ai.d eighteen suiali quick-lirir.g guns.
BOAT GOES ON EH THE FALLS.
Tow Itoat Hot*pur a t'omplete Wreck
at i'itt?l?uric, l*a.
PlTTSBt'RG, Pa., December 24.?The tow
txoat Hotspur went over the dam at Lock
No. 4 oa the Monongaheia river, abom
IOuIO o'clock this morning, and was com
pletely wrecked. The crew of eleven men.
Including John Klein, the father of the
captain and owner, were thrown into the
river and were rescued with dilhculty. All
suffered from the intense cold, and it
feared Klein will die from the exposure.
Tae boat was valued at $5,UU0.
FOl H CHILDREN SI KKOCATED.
Were In the Attle of n Honae Which
PHILADELPHIA. Pa., December 24.?
Four children named Malbelski were suf
focated by smoke this morning in an at
tic room occupied by the family at No. 17
Christian street. Their parents were both
away and the house caught fire from an
overheated stove, and before the little ones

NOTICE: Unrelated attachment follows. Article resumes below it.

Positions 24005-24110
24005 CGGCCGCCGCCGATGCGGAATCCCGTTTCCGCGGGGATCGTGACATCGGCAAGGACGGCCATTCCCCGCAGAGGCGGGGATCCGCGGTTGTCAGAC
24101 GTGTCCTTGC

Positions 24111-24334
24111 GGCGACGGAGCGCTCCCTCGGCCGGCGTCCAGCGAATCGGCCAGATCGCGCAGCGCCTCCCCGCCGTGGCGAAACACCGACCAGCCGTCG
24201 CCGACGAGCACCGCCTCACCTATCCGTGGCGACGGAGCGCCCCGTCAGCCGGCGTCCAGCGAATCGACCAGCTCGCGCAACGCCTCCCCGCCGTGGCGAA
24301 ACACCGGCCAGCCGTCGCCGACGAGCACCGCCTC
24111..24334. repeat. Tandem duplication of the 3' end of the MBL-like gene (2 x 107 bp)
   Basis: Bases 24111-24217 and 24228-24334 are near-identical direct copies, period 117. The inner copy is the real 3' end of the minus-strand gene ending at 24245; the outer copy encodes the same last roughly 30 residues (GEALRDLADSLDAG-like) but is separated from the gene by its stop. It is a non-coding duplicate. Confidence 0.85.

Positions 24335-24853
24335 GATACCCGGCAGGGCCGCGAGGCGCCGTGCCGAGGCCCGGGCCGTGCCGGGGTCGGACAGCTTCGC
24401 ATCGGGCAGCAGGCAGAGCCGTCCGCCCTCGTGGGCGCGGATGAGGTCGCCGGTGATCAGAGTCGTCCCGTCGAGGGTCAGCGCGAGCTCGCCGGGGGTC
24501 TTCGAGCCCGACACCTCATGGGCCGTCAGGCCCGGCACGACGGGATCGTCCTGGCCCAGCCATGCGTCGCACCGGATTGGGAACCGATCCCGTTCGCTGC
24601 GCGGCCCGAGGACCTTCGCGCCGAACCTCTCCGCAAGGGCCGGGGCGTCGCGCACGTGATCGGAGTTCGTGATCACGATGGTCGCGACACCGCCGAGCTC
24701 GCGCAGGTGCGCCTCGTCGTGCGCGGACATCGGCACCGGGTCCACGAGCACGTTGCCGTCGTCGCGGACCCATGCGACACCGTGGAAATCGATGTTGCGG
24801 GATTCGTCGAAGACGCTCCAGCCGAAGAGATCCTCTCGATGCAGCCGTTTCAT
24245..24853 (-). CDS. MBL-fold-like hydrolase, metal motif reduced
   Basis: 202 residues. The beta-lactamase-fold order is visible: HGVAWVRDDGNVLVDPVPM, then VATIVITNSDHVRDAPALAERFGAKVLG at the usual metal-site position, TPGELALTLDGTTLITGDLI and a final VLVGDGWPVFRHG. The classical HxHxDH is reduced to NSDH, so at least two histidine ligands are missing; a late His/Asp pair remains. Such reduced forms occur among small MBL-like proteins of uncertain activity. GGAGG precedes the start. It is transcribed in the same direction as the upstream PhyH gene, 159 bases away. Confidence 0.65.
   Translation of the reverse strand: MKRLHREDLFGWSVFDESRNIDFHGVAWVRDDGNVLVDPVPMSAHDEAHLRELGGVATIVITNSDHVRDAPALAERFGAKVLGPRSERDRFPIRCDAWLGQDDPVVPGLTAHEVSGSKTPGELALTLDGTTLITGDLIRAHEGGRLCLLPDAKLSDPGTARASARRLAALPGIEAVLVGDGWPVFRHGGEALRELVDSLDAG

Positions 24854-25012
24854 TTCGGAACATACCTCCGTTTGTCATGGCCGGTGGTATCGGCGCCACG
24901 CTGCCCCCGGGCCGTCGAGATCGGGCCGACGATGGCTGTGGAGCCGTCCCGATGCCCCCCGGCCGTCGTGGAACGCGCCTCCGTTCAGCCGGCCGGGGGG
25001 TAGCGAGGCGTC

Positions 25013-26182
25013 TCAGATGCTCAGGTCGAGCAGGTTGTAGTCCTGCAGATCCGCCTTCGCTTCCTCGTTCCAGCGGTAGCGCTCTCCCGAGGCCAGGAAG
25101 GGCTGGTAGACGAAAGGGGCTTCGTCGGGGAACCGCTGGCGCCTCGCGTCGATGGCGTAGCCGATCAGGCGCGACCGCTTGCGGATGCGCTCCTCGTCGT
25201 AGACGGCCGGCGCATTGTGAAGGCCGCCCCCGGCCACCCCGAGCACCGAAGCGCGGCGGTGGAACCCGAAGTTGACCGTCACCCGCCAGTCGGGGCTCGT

could be rescued they were rendered un
conscious by srnuke. and ail were dead
when carried out of the house.
The names of the children were: John,
aged seven years; Constlne, aged five;
Mary, aged three; Kaswara, aged one. The
Are was quickly extinguished and the pe
cuniary loss is slight.
CAPE HENRY. Va.. December 24.?The
three-masted schooner Samuel Hall, Capt.
Mum ford, from Wilmington. N. C., to New
York, loaded with lumber, went ashore at
Chlcamlcomlco life-saving station between
4 and 0 o'clock this morning. The crew
of seven was saved. The vessel is in good
condition, but probably will be a total loss.
KILLED BY A TRAIN
Wesley McBride, Wife and Child Bun Down
All bat Little Vlrl Demi?She Lie* at
Hospital in Crltlml
WILMINGTON. Del., December 24.?Mr.
and Mrs. Wesley McBride of Stanton were
kiileu ami their (laughter Carrie, aged six
years, falblly injured this morning at the
Stanton crossing of the Philadelphia, W 11
m.'ngton and Baltimore railroad, live miles
below this city.
They were driving to the Wilmington
market at the time with a load of produco,
and started to cross the railroad irack3
just as the Washington and New Yolk ex
press. due here at 2o'clock, reached the
station. The locomotive plunged into the
vehicle with dreadful effect. Mrs. McBride
was instantly killed and h<r husband so
badly hurt that he died In a few minutes.
The little girl was terribly injured and will
die. The horses were also killed and the
wagon torn to fragments.